• Water from regular clean up should be dumped into
    a toilet. Never dump this water in a sink, tub,
    on the ground, or down a storm drain.
  • Water used to remove paint through pressure
    washing must be collected in drums and may need
    to be tested to determine if it is hazardous.
    Check with the state agency responsible for waste.

95
STATE AND LOCAL REGULATIONS
  • Check with state on waste determination and
    disposal requirements
  • Check with local water authorities on lead based
    paint related water discharges
  • States are authorized by EPA to implement RCRA

96
GENERATOR OF HAZARDOUS WASTES
  • Owner (ultimately responsible for proper waste
    disposal)
  • Contractor (may be designated to manage the waste
    and documentation)
  • Obtain EPA identification number
  • Note that these requirements only apply to larger
    projects not the typical remodeling or
    renovating project.

97
LEAD BASED PAINT RELATED HAZARDOUS WASTE
  • Chemicals (solvents, degreasers, cleaners,
    strippers)
  • Sludge from chemicals
  • Paint chips and dust
  • HEPA vacuum debris, mop heads, rags
  • Other toxicity characteristic leaching procedures
    (TCLP) determined waste (debris, uncleaned poly
    film / disposable clothing)

98
LEAD WASTE MANAGEMENT AND CONTAMINATION CONTROLS
  • Large debris -- wrap 6 mil poly film and seal
    with duct tape
  • Small debris -- place in 6 mil poly bag and
    gooseneck seal with duct tape
  • Change HEPA vacuum bags / filters in controlled
    areas

99
LEAD WASTE MANAGEMENT AND CONTAMINATION CONTROLS
  • Do not leave waste in dwelling unit or on the job
  • Do not mix hazardous waste with non-hazardous
    waste
  • Bag and seal or decontaminate tools
  • Do not handle packaged items roughly

100
PERSONAL PROTECTIVE EQUIPMENT (PPE)
  • Respiratory equipment N-100 Respirator masks may
    be sufficient and will provide good protection.
  • Protective clothing Booties at least should be
    worn to keep from tracking lead dust throughout
    site
  • Other protective equipment Earplugs, eye
    goggles, face shields, etc.

101
Worker Protection
  • Safety goggles or glasses
  • Remove dusty clothes at end of job
  • Wear disposable protective clothing or keep
    clothes clean
  • Wear hat to protect head
  • Respiratory protection when applicable
  • Post warning signs
  • Wash hands and face each time you stop working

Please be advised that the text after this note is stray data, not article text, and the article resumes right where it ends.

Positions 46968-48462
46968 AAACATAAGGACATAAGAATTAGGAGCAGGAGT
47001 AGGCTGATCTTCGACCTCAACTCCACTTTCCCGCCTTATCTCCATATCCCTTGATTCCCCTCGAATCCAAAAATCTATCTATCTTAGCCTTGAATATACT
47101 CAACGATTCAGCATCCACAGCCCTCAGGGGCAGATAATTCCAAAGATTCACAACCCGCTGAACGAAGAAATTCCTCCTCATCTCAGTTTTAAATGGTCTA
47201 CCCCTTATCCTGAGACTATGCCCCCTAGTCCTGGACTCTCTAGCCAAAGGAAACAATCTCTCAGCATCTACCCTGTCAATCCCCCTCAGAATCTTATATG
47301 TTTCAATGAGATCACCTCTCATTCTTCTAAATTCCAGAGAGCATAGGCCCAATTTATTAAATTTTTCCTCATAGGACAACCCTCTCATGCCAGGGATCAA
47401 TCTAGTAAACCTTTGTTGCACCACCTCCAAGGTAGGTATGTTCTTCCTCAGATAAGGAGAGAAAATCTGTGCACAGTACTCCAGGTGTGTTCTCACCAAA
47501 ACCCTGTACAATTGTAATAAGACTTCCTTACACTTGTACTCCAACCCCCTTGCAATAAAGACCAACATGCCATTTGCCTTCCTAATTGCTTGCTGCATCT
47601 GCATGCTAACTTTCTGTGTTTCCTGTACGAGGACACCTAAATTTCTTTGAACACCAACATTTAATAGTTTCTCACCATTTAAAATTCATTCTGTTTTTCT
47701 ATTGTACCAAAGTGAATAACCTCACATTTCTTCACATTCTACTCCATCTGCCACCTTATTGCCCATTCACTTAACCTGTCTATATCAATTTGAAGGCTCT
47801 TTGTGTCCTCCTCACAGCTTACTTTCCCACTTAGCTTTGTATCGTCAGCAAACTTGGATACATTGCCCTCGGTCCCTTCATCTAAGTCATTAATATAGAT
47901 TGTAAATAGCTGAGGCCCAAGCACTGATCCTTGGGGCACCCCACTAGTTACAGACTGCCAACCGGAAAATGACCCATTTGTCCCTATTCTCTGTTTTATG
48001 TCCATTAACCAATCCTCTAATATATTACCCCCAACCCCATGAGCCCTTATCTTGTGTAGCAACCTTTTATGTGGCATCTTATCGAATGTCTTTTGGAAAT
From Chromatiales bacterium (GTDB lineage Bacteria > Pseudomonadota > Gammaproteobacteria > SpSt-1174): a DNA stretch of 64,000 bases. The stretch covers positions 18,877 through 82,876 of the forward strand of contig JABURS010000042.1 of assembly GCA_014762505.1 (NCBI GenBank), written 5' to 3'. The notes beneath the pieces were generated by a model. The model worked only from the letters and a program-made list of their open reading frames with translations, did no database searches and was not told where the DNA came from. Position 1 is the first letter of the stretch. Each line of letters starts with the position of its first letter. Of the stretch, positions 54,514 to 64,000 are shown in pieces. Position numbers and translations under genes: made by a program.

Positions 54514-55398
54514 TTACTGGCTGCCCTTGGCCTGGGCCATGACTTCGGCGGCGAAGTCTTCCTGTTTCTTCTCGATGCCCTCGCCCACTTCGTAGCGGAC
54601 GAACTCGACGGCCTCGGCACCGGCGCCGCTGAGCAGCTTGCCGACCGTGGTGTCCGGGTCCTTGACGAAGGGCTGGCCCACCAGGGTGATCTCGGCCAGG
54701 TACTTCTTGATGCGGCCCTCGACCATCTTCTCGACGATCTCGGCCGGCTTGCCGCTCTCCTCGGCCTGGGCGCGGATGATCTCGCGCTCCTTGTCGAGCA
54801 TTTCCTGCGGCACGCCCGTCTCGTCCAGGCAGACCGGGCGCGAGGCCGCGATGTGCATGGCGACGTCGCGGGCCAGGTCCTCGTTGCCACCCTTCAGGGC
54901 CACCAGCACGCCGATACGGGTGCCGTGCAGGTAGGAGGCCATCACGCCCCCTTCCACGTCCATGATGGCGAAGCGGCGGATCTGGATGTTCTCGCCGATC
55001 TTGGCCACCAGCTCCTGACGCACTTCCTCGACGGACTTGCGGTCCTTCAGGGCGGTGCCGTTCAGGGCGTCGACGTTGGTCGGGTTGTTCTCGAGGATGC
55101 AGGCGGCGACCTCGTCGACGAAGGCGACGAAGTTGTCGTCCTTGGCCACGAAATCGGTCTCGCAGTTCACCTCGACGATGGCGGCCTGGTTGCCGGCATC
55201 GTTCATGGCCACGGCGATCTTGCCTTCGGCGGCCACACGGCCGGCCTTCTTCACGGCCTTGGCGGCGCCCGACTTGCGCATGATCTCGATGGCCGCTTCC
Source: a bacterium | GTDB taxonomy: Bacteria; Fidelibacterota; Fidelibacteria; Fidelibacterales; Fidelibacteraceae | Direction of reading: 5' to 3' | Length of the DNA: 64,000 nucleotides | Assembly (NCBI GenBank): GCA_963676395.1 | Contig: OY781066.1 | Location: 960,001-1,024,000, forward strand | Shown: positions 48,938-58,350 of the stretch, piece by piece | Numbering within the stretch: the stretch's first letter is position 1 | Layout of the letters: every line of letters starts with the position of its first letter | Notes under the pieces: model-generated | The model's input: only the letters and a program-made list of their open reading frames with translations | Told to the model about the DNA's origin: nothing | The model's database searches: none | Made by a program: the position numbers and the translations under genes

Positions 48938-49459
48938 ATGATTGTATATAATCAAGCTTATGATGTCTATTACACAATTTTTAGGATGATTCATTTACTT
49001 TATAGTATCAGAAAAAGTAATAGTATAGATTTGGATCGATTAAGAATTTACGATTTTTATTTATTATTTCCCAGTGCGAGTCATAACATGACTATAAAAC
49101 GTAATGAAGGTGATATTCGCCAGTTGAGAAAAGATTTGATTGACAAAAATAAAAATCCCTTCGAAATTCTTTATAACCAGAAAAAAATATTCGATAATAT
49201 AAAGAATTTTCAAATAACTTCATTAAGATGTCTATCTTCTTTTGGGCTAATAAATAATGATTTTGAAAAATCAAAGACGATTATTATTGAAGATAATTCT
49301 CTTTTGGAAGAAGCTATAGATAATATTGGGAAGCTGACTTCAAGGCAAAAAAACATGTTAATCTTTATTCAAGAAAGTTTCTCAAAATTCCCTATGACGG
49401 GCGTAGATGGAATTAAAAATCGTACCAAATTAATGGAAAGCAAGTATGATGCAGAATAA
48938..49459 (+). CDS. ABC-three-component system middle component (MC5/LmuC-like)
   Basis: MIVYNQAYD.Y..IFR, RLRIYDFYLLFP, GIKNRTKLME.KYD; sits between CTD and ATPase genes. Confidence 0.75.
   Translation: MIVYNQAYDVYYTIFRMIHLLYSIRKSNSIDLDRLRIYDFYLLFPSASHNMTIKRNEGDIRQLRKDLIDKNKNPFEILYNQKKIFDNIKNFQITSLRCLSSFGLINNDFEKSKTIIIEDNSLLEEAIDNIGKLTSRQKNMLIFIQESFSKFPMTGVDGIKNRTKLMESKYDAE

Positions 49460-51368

102
Personal Protection Equipment
Most renovation remodeling jobs will not
require this degree of protection. Many
abatement jobs will, however, which is why
additional training and certification of lead
abatement workers is required.
103
WORKER HYGIENE PRACTICES
  • Wash hands and face before eating, drinking,
    smoking, applying cosmetics
  • Keep clean change areas/eating areas free of lead
    contamination
  • Contaminated work cloths / boots must remain at
    the work site or be decontaminated

104
WORKER HYGIENE PRACTICES
  • Handle/store/dispose contaminated clothing and
    materials properly
  • Dry decontamination with HEPA vac before removing
    work clothes
  • If feasible, completely shower before leaving
    work site. You can contaminate your car and home
    and poison your children.

105
WORKER HYGIENE PRACTICES
  • If showering is not feasible, wash hands/face
    before leaving shower completely at home
  • Do not wash contaminated clothing with the rest
    of the family laundry. Dont take home lead dust
    to your own home or automobile.
  • No eating, drinking, smoking or applying
    cosmetics in lead work areas
  • Park cars away from possible sources of
    contamination

106
WORKER HYGIENE PRACTICES
  • Clean / disinfect respirators daily following
    manufacturers instructions
  • Clean tools / equipment prior to removal from
    work area
  • Dont use personal vehicles to transport debris
    without precautions
  • Properly control putting on and taking off
    personal protective equipment

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DRY DECONTAMINATION
  • Removing work clothes
  • Use HEPA vacuum
  • Start at head, end at feet
  • Do not use compressed air to blow off dust
  • Roll protective clothing dirty side in
  • Remove protective clothing such as gloves and
    shoes before leaving the work area

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QUALITY CONTROL CHECKS
  • Work that fails to follow proper quality control
    and cleanup procedures may spread contaminated
    dust and paint chips beyond the work area
  • Have a visual inspection and dust testing
    performed after final clean up and waste
    disposal.